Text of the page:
Trading up

Globalisation and Emerging Economies: Brazil, Russia, India, Indonesia, China and South Africa

© David Rooney

Did you know that the number of people living in high-growth economies or in countries with per capita incomes at OECD levels has increased fourfold over the last 30 years to 4 billion?

Globalisation and Emerging Economies, a new book from the OECD, examines one of the major reasons for this transformation: international trade. Global trade relative to world GDP grew from 39% in 1992 to 52% in 2005. At the same time, the OECD countries' share of world trade dropped from 73% to 64%. Today, some of the most important economies in the world are not members of the OECD. Brazil, Russia, India, Indonesia, China and South Africa, the so-called BRIICS, are driving this integration of the emerging economies into global trade networks and value chains.

The book provides detailed reviews of each of the BRIICS, though for many readers, the most interesting part may be the description of how the architecture of world trade patterns is changing. Over the last 25 years, only Singapore, Korea and China have joined the core of the world trade network, and only China has become an established member. However, India, and maybe Russia, could displace some of the less central countries such as Singapore, Korea or perhaps even Italy. Australia and Belgium could be replaced in the core group by emerging economies such as Malaysia.

As might be expected, China is doing well in terms of the sheer amount of trade it conducts. But one of the most surprising revelations of the report is that India, Indonesia, Russia and South Africa actually do better than China relative to the size of their economies and those of their trading partners.

With the current crisis leading to new calls for protectionism, Globalisation and Emerging Economies is a timely reminder that it is at least partly thanks to trade in global markets that billions of people have managed to work their way out of poverty.

ISBN 978-92-64-04480-7-44

To order this book,

For more on OECD work on trade,

©OECD Observer No. 272, April 2009

Economic data

GDP growth: +0.6% Q4 2017 year-on-year
Consumer price inflation: 2.2% Jan 2018 annual
Trade: +2.7% exp, +3.0% imp, Q4 2017
Unemployment: 5.5% Jan 2018
Last update: 12 Mar 2018


Stay up-to-date with the latest news from the OECD by signing up for our e-newsletter :

Twitter feed

Suscribe now

<b>Subscribe now!</b>

To receive your exclusive paper editions delivered to you directly

Online edition
Previous editions

Don't miss

  • Ambassador Aleksander Surdej, Permanent Representative of Poland to the OECD, was a guest on France 24’s English-language show “The Debate”, where he discussed French President Emmanuel Macron’s speech at the World Economic Forum in Davos.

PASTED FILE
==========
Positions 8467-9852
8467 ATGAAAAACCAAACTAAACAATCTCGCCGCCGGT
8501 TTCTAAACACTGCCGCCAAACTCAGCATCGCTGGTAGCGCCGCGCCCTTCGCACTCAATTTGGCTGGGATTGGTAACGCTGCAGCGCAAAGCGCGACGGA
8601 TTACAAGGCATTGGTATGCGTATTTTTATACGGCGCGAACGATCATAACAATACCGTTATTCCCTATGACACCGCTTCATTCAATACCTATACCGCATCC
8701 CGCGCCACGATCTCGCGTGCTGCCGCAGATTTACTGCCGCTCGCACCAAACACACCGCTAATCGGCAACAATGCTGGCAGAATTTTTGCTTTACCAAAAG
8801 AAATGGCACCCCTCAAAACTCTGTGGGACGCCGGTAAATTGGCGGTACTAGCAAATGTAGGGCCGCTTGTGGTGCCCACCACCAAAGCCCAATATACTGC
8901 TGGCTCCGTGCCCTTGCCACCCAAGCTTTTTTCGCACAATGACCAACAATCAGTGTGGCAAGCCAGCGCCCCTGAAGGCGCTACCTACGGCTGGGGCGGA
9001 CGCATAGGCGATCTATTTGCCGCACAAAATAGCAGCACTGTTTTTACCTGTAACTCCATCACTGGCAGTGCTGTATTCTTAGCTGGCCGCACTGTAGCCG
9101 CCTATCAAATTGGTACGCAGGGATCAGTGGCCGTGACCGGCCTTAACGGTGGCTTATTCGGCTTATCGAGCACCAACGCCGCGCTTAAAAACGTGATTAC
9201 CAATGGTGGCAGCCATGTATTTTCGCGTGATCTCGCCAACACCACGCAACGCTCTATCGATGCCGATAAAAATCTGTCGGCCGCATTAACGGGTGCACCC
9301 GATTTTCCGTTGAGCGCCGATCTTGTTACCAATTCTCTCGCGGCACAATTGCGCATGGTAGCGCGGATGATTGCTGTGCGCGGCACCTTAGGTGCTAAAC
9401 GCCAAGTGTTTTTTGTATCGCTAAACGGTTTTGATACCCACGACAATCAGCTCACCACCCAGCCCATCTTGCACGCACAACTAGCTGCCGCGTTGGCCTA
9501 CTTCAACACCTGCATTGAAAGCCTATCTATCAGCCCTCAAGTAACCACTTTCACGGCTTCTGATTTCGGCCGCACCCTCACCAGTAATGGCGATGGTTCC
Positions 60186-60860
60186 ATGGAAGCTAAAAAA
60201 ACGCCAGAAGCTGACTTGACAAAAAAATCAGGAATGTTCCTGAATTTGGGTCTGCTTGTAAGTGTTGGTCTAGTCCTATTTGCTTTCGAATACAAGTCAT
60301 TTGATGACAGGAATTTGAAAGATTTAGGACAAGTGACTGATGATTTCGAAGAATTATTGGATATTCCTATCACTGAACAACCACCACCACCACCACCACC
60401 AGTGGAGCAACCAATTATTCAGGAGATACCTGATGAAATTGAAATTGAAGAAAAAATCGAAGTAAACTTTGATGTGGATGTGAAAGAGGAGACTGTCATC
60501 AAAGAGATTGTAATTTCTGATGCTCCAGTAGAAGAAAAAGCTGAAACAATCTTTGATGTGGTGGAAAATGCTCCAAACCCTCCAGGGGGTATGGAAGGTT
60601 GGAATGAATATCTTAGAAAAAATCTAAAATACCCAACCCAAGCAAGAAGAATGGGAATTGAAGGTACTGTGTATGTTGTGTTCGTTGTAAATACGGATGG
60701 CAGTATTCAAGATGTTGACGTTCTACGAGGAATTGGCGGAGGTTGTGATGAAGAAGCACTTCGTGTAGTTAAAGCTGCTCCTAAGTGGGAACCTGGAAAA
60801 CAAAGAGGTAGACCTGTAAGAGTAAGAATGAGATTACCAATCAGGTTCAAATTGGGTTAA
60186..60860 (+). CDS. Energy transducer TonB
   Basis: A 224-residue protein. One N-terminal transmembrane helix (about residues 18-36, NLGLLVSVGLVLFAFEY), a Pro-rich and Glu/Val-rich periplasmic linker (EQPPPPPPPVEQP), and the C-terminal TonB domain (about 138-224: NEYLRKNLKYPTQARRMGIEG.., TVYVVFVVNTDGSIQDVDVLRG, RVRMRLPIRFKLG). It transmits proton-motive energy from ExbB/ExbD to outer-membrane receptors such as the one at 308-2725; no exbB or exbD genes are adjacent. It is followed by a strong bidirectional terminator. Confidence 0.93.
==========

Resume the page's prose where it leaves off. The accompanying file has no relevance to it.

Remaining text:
• The fight against tax evasion is gaining further momentum as Barbados, Côte d’Ivoire, Jamaica, Malaysia, Panama and Tunisia signed the BEPS Multilateral Convention on 24 January, bringing the total number of signatories to 78. The Convention strengthens existing tax treaties and reduces opportunities for tax avoidance by multinational enterprises.
  • Rousseau
  • Do you trust your government? The OECD’s How's life 2017 report finds that only 38% of people in OECD countries trust their government. How can we improve our old "Social contract?" Read more.
  • Papers show “past coming back to haunt us”: OECD Secretary-General Angel Gurria tells Sky News that the so-called "Paradise Papers" show a past coming back to haunt us, but one which is now being dismantled. Please watch the video.
  • When someone asks me to describe an ideal girl, in my head, she is a person who is physically and mentally independent, brave to speak her mind, treated with respect just like she treats others, and inspiring to herself and others. But I know that the reality is still so much different. By Alda, 18, on International Day of the Girl. Read more.
  • Globalisation’s many benefits have been unequally shared, and public policy has struggled to keep up with a rapidly-shifting world. The OECD is working alongside governments and international organisations to help improve and harness the gains while tackling the root causes of inequality, and ensuring a level playing field globally. Please watch.
  • Read some of the insightful remarks made at OECD Forum 2017, held on 6-7 June. OECD Forum kick-started events with a focus on inclusive growth, digitalisation, and trust, under the overall theme of Bridging Divides.
  • Checking out the job situation with the OECD scoreboard of labour market performances: do you want to know how your country compares with neighbours and competitors on income levels or employment?
  • Trade is an important point of focus in today’s international economy. This video presents facts and statistics from OECD’s most recent publications on this topic.
  • The OECD Gender Initiative examines existing barriers to gender equality in education, employment, and entrepreneurship. The gender portal monitors the progress made by governments to promote gender equality in both OECD and non-OECD countries and provides good practices based on analytical tools and reliable data.
  • Interested in a career in Paris at the OECD? The OECD is a major international organisation, with a mission to build better policies for better lives. With our hub based in one of the world's global cities and offices across continents, find out more at .
  • Visit the OECD Gender Data Portal. Selected indicators shedding light on gender inequalities in education, employment and entrepreneurship.

Most Popular Articles

OECD Insights Blog

NOTE: All signed articles in the OECD Observer express the opinions of the authors
and do not necessarily represent the official views of OECD member countries.

All rights reserved. OECD 2018